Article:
Tyndale_ChapelMontreal (QC)Tyndale University College & Seminary, a Christian university with a growing number of undergraduate programs, as well as Canada’s largest graduate school of theology, recently transitioned to its newly renovated campus, which spreads across 56 acres on Bayview Avenue, in Toronto, Ontario. The large-scale campus renovation project involved 16 classrooms, the main chapel, as well as a hallway paging system, all of which rely on Q-Sys, QSC’s integrated, scalable audio solution.

“Because of the increased demand for teleconferencing, as well as alternative methods of teaching, we needed an efficient, centrally-managed control system for the classrooms, as well as proper audio processing with AEC available in every room,” said Rainer Halonen, Audio Visual Technician at Tyndale University College & Seminary.

Q-Sys_in_Data_CentreHalonen, tasked with the overall design, programming, and implementation of the system, initially approached Ron Gabriel at Upsight and Sound in Barrie, Ontario, for suggestions for the classroom AV control system and the audio processing. Gabriel, in turn, introduced Halonen to Adam Plante, Sales Representative at SFM, QSC’s Canadian distributor. Given the scope of the project, Plante suggested the Q-Sys Integrated Platform.

Halonen adds, “Once I was introduced to the Q-Sys system, I realized that nothing else on the market really compared to its flexibility and its ability to provide what we needed. It’s truly an all-in-one solution that can grow with the campus and our needs, and that can easily be tweaked and modified as our needs change.”

The project involved the installation of two, 128 Flexi-Channel Q-Sys Core 500is, which are located in the campus’ main Data Centre, and are connected to numerous network closets across the building via fibre optic connections. In turn, each network closet is connected to the nearest classrooms via dedicated CAT6 cables. The two Cores 500is are also connected to the general data network via their respective auxiliary LAN ports to allow remote control via the campus WiFi network.

Boardroom_Ceiling_MicsQ-Sys IO Frame peripherals situated in each classroom – loaded with either one or two input cards and one output card – handle the audio processing and accept audio inputs from classroom computers, iPods/auxiliary inputs, local microphone inputs and, in larger rooms, a Shure GLX-D wireless microphone system. Each classroom also has one or more Shure MX395 and MX202 ceiling microphones connected to Q-Sys, which processes the audio via AEC, and sends it back to the classroom computer for teleconferencing solutions. Some classrooms have either two or four AD-C42T or AC-C4T QSC ceiling mount speakers, while others have a mix of the above-mentioned ceiling mount speakers, or a mix of up to four AD-S32T and/or AD-S52 QSC surface mount speakers. The classrooms speakers are all powered by a GX3 power amplifier, as well as a TSC-3 touch screen controller installed on the computer cart or teaching station, that allows control of the classroom’s audio, its projector (via RS232 or network), and powered screen control (via GPIO). In some rooms, Q-Sys is also being used to control DMX stage lighting.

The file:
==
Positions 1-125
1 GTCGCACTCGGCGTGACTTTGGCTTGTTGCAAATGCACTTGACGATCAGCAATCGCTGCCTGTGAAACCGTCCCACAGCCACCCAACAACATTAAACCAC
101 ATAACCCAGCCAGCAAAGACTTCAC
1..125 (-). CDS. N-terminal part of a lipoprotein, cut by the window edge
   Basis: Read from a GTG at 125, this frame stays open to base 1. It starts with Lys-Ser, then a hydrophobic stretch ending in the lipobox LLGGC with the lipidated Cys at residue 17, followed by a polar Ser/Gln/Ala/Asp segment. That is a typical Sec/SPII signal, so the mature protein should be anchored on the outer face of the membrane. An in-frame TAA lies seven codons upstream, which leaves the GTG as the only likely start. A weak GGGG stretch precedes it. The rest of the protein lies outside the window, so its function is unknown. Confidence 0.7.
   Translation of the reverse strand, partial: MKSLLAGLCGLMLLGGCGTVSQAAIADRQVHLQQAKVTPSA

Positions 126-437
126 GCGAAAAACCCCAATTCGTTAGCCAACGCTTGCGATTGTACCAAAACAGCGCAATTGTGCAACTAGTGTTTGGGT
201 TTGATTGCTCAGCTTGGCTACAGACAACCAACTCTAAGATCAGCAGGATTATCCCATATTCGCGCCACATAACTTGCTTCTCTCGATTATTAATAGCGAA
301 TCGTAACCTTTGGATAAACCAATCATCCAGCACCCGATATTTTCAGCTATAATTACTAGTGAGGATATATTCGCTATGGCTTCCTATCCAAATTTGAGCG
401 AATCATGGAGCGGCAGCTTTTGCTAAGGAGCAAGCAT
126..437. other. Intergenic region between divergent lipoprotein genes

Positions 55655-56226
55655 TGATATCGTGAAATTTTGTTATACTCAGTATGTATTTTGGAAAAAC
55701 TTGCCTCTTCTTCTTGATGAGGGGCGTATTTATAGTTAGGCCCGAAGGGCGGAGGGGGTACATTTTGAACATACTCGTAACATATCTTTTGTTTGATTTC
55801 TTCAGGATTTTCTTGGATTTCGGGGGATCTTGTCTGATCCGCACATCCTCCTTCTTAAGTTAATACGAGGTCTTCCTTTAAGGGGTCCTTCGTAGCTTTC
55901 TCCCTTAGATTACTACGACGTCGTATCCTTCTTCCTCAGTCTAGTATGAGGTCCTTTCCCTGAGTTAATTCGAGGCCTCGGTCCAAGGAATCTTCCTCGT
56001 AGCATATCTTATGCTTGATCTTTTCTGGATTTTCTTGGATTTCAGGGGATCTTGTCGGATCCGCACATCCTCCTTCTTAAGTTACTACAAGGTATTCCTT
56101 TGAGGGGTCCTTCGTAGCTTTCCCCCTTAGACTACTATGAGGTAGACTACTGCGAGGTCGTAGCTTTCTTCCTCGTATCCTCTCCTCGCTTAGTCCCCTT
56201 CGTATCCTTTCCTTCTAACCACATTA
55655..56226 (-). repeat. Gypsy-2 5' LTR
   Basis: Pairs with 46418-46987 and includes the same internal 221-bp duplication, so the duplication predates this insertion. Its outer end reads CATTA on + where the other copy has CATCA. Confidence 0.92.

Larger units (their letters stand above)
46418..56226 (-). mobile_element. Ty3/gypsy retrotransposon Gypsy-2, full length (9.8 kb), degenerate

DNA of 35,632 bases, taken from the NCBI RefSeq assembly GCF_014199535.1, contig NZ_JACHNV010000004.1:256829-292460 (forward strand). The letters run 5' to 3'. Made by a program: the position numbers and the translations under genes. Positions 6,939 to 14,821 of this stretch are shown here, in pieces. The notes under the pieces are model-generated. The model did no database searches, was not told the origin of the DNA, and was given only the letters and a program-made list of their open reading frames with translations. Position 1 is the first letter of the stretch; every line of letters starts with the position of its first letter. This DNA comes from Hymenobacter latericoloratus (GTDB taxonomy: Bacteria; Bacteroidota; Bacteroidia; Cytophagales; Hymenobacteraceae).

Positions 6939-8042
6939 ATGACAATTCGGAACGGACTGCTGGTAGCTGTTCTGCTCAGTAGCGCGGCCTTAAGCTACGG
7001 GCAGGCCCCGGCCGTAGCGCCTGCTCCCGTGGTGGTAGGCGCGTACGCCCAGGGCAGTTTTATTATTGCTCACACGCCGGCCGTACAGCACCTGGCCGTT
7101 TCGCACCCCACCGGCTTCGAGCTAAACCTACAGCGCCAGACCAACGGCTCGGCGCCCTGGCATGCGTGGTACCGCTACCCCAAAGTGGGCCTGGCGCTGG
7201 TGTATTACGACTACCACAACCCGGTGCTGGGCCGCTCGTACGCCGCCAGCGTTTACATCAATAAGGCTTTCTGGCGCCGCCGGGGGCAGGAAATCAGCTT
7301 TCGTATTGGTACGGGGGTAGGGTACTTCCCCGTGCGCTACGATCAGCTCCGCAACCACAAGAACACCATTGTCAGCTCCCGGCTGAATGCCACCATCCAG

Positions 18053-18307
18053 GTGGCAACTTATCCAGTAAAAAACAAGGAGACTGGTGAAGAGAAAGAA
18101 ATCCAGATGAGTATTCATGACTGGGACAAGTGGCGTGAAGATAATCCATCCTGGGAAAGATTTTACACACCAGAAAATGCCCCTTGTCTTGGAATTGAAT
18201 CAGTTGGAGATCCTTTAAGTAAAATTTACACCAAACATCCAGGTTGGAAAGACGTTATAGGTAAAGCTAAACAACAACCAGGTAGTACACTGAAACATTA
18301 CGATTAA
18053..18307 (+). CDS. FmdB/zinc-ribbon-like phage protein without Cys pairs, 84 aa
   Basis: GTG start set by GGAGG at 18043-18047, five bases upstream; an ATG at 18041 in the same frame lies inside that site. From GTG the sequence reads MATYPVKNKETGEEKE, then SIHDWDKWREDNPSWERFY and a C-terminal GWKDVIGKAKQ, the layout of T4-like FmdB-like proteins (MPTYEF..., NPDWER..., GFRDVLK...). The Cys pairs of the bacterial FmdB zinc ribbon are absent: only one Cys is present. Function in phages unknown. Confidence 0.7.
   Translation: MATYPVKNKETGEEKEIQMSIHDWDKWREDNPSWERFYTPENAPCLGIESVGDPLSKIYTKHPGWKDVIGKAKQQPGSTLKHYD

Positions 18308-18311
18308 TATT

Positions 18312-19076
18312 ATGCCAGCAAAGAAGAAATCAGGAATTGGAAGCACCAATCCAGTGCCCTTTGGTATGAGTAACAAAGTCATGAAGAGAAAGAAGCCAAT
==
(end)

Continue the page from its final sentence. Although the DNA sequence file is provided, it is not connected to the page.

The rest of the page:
Classroom_TouchscreenAdditionally, Q-Sys handles the audio processing/mixing for events taking place in the main chapel, when the Allen & Heath digital board isn’t needed. The chapel system consists of one lectern microphone, one handheld microphone, and a Shure GLX-D headset wireless system, all of which are directly connected to the Q-Sys I/O. The Q-Sys system is also used for control of the chapel’s screen, projector, and basic stage lighting, as well as providing remote switching of the main amps via GPIO.

Furthermore, the new system enables programmable remote audio recording from any classroom via four digital recorders located in the main Data Centre and connected to the Q-Sys Cores. Additionally, the new built-in Audio Recorder component, which allows recording of up to 2 channels of audio in MP3 or WAV format, has been incorporated in four select classrooms to allow professors to record a lecture via controls on the touch screen.

Q-Sys_in_ClassroomQ-Sys is also used for the campus-wide multi-zone paging system. The systems’ amplifiers audio output is generated by Q-Sys IO-22 devices located in select network closets, and each IO-22 device is capable of feeding two zones. The paging system is also used in certain hallways to “reproduce” typical ambient sounds using the built-in white noise generator, a practice that is referred to as Noise Masking.  This filtered white noise is generated within Q-Sys, and simply piggybacks onto the existing paging system.  The paging system also incorporates TSC-3-B touch screen controllers installed strategically throughout the fitness room, the dining hall, as well as some of the campus lounges, which enable the connection of microphones and MP3 devices via a standalone IO-22 device.

Halonen concludes: “I am very impressed with the flexibility of the Q-Sys system. The incorporation of all of the control components – along with the associated scripting – combined with an extremely full-featured and great sounding audio processing system has made Q-Sys the ideal system for our campus.” He adds: “The online training modules got me off to a great start, and the rest has been very intuitive to figure out. There isn’t another system that can do everything Q-Sys can, and do it so easily.”